What’s in your kitchen?

Chefs share the trends that are driving their kitchen decisions.

Published in FSD Update

quinoa-salad

Pork may have a place on menus in all market sectors, chefs say. For example, Joe Kraft, corporate executive chef for Morrison, says he’s incorporating pork flat iron into menus. Austin’s Burke has begun using a diced pork product.

“We’ve done a lot of work with that,” he says. “We make carnitas and a green chile pork that we serve over rice.”

When it comes to more exotic meats, colleges again lead the adventurous way.

“Primal butchering, using all parts of the animal, is growing,” says Kennesaw State’s Coltek. “We also do a lot of game meat like kangaroo and emu. They go over very well. We also serve wild boar and caribou. Once students taste it, they open their minds a bit on what to eat.”

Gourmet Dining’s Fischbach says pork belly, goat, rabbit and squab are becoming more popular, as are eggs from duck, quail and emu. Some of the items Fischbach has experimented with include curried goat with lemon-parsley quinoa and an apricot-curry glazed grilled pork belly steak over orange-fennel slaw.

Shawn Dolan, executive chef at UNC Healthcare, in Durham, N.C., believes goat “is poised to become an in thing. It does have a strong smell and flavor, so selecting a seasoning is key,” Dolan says. “The best preparation of goat that I had was in Jamaica. It was jerked. The flavor was fantastic.”

But branching out into less mainstream meats does present some hurdles, Fischbach notes.

“The biggest challenge with any trend is keeping costs in line,” he says. “Trendy items tend to be more costly because they are trendy and in demand. The second biggest issue is training employees how to work with new and trendy items to ensure they are cooked properly and made consistently.”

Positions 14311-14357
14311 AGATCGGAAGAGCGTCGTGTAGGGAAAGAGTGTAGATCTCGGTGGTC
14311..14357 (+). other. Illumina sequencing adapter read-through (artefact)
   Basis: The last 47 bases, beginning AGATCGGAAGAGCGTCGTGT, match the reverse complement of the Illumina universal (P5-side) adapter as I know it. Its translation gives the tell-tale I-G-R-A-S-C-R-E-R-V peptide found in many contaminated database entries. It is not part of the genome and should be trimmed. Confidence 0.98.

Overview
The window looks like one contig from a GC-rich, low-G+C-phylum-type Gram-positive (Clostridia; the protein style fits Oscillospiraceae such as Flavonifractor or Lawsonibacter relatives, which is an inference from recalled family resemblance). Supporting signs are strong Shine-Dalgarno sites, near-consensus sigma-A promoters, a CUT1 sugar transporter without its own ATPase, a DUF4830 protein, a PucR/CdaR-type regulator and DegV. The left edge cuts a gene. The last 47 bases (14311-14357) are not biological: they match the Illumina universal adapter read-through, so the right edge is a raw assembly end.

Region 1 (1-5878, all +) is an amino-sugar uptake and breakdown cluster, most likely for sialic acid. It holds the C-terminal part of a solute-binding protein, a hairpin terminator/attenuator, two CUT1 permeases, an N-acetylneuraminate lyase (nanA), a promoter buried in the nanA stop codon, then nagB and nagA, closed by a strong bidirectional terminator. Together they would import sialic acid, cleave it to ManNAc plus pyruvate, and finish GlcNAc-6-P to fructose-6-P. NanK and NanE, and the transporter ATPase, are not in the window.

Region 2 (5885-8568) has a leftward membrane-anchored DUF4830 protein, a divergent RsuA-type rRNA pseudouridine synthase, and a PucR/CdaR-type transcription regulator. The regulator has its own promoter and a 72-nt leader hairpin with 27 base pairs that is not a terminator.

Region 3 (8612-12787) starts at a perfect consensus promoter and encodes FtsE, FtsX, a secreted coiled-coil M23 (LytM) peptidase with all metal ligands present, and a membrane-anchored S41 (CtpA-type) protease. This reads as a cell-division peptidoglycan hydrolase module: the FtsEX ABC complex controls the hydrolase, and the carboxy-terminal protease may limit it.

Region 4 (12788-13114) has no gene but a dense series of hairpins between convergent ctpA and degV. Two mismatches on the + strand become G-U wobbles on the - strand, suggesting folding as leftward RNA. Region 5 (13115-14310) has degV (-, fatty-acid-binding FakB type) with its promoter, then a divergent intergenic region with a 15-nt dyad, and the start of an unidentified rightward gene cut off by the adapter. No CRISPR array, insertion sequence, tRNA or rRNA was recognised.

Grains

Have Americans become quinoa’ed out? Although UNC Healthcare’s Dolan suggests that may be the case—“you know it’s over when you’re watching football and a commercial comes on that spoofs the product”—he also notes that quinoa’s brethren may be coming into their own.

“With the anti-gluten movement that is currently underway, ancient grains are the hot trend,” he says. “I like spelt, farro and amaranth. We have a rotation of ancient grain salads that we sell in our retail venues and they sell very well.”

More From FoodService Director

Ideas and Innovation
chicken and waffles

Our elementary menu is currently riding the breakfast-anytime advertising trend by offering Breakfast for Lunch every Tuesday. It ranks as our highest participation, and it was a great way for us to introduce chicken and waffles inspired by an IHOP dish.

Ideas and Innovation
dress code geeks

Team uniforms are a way we encourage fun. I tell the mangers that every person on your team needs to look like a member of your team, but they can decide together what they want to wear. When the students see a cafeteria person that is matching and having fun with their outfits, they relate to those people better. We don’t want them to look stiff and stuffy.

Menu Development
meatloaf slices plate

“This is the best meatloaf I’ve ever had,” a diner at Alcatel-Lucent telecommunications in Naperville, Ill., once told chef Iraj Fernando. The dish was rooted in a tried-and-true source—the “Betty Crocker Cookbook.”

“I just seasoned the breadcrumbs differently, used fresh parsley and beat the eggs to make them frothier,” says Fernando, executive chef and manager for Southern Foodservice Management.

Consumer interest is up for classic and comforting meat dishes like meatballs (16%), beef pot pie (26%) and meatloaf (12%) for dinner now compared to two years ago, shows...

Ideas and Innovation
oxford school district cafeteria

We have spent considerable money making cafeterias cool again. New paint jobs, crazy color patterns, custom graphics and changes in lighting schemes have made some of our cafes popular gathering places. We’ve also experimented with videos, cable TV programs and music. We involved a number of student groups and student input in improving the atmosphere, especially in our high school and middle school cafeterias.

FSD Resources